As a teenager in the 1990s, I often felt as if I had caught a case of the 1970s. That is, the culture I was being fed—from the Red Hot Chili Peppers borrowing liberally from Funkadelic’s stash to Dazed and Confused to resurgent bell bottoms and ringer t-shirts, among many other touchpoints—had been incubating for nearly two decades. Part of that probably had to do with the children of the ‘70s coming of age, taking the reins and becoming the tastemakers. Part of it, too, was surely the 20-year trend cycle working its magic. And then, in 1997, Paul Thomas Anderson released Boogie Nights, his paean to the porn-y Los Angeles of the era, and managed to recontextualize the whole period.
Another 20 years later, the ‘70s are back again. Anderson’s latest, Licorice Pizza, is similarly set in Southern California in the 1970s. (The director also revisited the decade in his 2014 adaptation of Thomas Pynchon’s Inherent Vice, meaning 30 percent of his nine films have been based in the decade.) And in that span, almost all of his fellow big-name directors, from Sophia Coppola to Spike Lee to David O. Russell, have paid their own tribute to the decad. And it goes beyond film: music, style, even cuisine has revisited the decade multiple times over in the 42 years since the Seventies ended. It’s usually in fits and starts—Dr. Dre digging through crates full of dusty funk records, That ’70s Show, Patti Smith’s 2010 memoir Just Kids and Rachel Kushner’s 2013 novel The Flamethrowers kicking off a new literary obsession with the era.
But this time around, the ‘70s have achieved full-on saturation. The feeling is everywhere all at once. It’s Licorice Pizza, but it’s also Bruno Mars and Anderson Paak borrowing heavy from points like the Ohio Players and Smokey Robinson’s A Quiet Storm to make An Evening With Soul Sonic. Jonathan Franzen took a trip back to the ‘70s with this year’s Crossroads. And have you looked at the Instagram account for the “luxury ice cubes” business called Disco Cubes? Luxury ice—an iconically ‘70s bad idea—is the perfect starting point if you want to work your way to getting a Togo sofa, a bunch of palms, and painting over your whitewashed walls in shades or rust and brown.
But maybe more than anything, the’70s are back in our outfits. The ‘70s touch everything these days, from the colors you’ll see dominating Uniqlo’s winter collection to the abundance of Fair Isle sweater vests on the market—exactly the sort that Paul McCartney wore while chilling out on his farm in Scotland after the Beatles broke up. It’s Rod Stewart showing royalty how to pull off a look and I think it’s whatever Russell Westbrook is trying to do here. Corduroy is everywhere, and we can’t get enough of bucket hats. Gucci threw a block party on Hollywood Blvd. with literally everybody you could ask for dressed up like they were about to hit Studio 54.
“That’s the era I most closely connect tailoring to being alluring versus a necessity,” the designer Kamau Hosten points out. Hosten’s work stands out in a crowded field of up and coming young designers for his embrace of cocaine white and heavily embellished shirt buttons, along with materials, textures, and colors like velvet, gold, and mesh. There’s nothing shy about Hosten’s Kamsten designs, and a big part of their appeal, at least to me, is the way Hosten seems to be thumbing his nose at the conventions of gender norms. The ‘70s, of course, were a time of big time masculinity; of mustaches, chest hair, and long cigars. But there was another side, too—a certain “decadence and sensuality that men embraced in the era,” as Hosten puts it. He lists off a number of his own style heroes from the decade: Marvin Gaye (“obligatory”), Richard Roundtree as Shaft, Gordon Parks in a double breasted blazer and Oxford. And, maybe unexpectedly, Yaphet Kotto as James Bond’s foil Dr. Kananga in 1973’s Live and Let Die.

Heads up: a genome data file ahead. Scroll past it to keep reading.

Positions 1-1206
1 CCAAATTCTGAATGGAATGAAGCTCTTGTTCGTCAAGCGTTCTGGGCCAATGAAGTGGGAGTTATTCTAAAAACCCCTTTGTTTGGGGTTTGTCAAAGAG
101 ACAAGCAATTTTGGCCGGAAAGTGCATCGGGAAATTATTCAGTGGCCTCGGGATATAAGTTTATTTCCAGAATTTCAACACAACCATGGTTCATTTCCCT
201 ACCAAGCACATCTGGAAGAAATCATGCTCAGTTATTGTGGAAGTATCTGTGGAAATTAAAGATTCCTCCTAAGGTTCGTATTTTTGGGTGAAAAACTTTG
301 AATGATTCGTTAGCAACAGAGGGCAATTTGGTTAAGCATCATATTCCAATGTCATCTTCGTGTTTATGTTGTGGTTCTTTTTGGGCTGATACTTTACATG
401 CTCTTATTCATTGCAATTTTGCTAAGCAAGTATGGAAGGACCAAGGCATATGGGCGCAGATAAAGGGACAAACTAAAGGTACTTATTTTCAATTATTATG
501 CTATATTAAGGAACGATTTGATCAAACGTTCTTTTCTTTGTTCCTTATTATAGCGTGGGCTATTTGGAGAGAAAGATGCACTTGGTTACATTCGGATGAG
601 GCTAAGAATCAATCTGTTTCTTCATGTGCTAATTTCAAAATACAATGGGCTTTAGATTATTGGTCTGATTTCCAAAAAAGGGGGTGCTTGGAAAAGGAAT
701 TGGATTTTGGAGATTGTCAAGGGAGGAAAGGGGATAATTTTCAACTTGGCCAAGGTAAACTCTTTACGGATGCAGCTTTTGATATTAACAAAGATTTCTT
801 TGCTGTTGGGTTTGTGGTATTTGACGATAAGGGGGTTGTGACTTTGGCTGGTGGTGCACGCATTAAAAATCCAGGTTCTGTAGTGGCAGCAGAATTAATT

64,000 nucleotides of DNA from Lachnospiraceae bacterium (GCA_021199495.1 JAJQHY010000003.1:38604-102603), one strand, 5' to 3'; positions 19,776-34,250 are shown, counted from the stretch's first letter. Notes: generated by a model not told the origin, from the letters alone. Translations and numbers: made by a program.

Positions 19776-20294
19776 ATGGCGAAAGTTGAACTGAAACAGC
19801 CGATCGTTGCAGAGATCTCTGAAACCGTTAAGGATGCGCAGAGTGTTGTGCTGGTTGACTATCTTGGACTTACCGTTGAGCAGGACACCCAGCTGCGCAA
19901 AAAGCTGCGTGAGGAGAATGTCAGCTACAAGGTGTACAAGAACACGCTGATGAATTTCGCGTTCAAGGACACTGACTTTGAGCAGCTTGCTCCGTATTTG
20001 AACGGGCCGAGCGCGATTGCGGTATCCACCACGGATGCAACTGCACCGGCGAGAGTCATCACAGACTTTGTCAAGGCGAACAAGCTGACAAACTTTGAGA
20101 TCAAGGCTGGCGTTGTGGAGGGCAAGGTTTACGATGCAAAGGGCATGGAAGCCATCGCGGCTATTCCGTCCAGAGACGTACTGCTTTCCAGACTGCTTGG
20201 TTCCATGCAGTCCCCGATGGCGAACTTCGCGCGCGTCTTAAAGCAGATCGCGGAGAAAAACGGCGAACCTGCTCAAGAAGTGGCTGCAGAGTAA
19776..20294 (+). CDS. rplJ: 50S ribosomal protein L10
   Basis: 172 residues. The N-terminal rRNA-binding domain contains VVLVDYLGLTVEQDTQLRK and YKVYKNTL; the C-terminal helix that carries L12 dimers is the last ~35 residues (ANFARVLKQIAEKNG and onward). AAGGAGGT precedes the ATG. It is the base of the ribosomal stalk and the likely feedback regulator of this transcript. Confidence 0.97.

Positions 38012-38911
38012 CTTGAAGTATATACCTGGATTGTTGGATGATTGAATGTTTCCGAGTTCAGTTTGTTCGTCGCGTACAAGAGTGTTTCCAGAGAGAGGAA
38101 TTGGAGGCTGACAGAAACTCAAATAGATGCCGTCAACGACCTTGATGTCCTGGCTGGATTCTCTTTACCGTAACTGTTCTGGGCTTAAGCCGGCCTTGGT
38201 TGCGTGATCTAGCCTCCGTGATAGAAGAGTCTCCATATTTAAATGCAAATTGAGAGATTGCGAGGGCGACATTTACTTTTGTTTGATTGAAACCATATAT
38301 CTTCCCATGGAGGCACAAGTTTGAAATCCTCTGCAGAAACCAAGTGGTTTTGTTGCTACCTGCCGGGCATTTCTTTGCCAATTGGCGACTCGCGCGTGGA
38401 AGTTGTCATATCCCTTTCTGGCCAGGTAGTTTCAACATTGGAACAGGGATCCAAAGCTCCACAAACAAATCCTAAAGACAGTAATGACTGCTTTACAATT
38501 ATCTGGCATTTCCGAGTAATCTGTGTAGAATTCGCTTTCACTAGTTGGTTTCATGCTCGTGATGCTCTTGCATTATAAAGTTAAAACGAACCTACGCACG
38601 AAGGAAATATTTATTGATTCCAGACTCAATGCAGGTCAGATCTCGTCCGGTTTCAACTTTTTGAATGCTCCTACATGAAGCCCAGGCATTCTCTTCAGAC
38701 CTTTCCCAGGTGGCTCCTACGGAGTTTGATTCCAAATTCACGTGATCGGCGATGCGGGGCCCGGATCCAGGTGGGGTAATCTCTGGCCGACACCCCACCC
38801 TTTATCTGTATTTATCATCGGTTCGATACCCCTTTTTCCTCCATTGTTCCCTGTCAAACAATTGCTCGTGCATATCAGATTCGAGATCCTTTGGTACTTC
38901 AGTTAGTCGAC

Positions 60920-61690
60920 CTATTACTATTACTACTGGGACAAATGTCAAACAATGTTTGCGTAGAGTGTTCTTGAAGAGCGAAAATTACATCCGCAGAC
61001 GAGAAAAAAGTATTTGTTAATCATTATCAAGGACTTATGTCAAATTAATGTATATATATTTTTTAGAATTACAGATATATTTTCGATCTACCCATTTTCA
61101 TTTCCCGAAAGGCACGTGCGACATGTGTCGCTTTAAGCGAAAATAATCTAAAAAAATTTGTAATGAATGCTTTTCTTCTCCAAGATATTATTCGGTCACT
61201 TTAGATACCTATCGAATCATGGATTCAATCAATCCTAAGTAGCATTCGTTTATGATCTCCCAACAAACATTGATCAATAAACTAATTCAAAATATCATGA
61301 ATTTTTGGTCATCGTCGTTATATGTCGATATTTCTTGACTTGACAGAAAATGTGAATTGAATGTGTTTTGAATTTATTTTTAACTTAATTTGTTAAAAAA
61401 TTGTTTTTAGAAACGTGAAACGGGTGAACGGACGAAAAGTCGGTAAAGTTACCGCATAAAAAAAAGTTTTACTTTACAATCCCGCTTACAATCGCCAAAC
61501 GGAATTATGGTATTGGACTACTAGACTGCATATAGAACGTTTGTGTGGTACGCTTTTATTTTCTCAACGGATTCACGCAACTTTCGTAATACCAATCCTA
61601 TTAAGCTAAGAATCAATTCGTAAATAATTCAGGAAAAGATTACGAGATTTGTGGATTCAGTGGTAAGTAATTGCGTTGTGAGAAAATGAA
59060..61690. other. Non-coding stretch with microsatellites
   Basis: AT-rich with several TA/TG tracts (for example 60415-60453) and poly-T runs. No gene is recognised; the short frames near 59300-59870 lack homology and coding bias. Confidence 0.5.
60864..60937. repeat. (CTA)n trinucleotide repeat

The idea of “‘70s formalwear” conjures leisure suits, or Johnny Carson in some polyester thing that looks like it comes with matching carpet and drapes. But this is also the era of peak David Bowie as his various alter egos wearing a blue suit by Freddie Burretti as he sang “Life on Mars,” and then showing up to the 1975 Grammys in a wide-lapelled jacket with a white tie and a black brimmed hat. It’s the time that really kicked off Michael Jackson’s run of iconic looks—in a tux on the cover of Off the Wall. And it’s Pacino and Jack in a number of movies. Kotto is the perfect figurehead for this moment, Hosten says: “He made tailoring look smooth in a way that suggested it wasn’t meant for meetings, but a pure sense of enjoyment. Like, ‘Fuck, I look good.’”
Of course, none of this is exactly a surprise. Trends move in rough 20-year cycles, the thinking goes: in the aughts we were real into the ‘80s, the 2010s had the rallying cry of “The ‘90s are back!” and now people who lived through the Von Dutch era are begging people not to make low-rise jeans a thing again. But the whole ‘70s thing truly feels a little different—less a matter of playing dress up and more a reminder of a different way of being. Tom Wolfe famously described the “Me Decade” as “the greatest age of individualism in American history,” when “All the rules are broken.” Was it truly a “Third Great Awakening?” I’m not so sure. But it certainly looks like the last of something: of a kind of free-wheeling, arts-inflected, failure-friendly kind of culture.
It’s coming at the right time. Things have been ugly for so long. People have not been having as much sex as they used to. If you still like wearing sweatpants seven days a week, then I guess more power to you. I do not. But when I think about how I want to live these days, I want to treat my life a little bit like it’s the 1970s. That’s why we’re always revisiting the Me decade: because it was a really bleak time, but people made it look so great.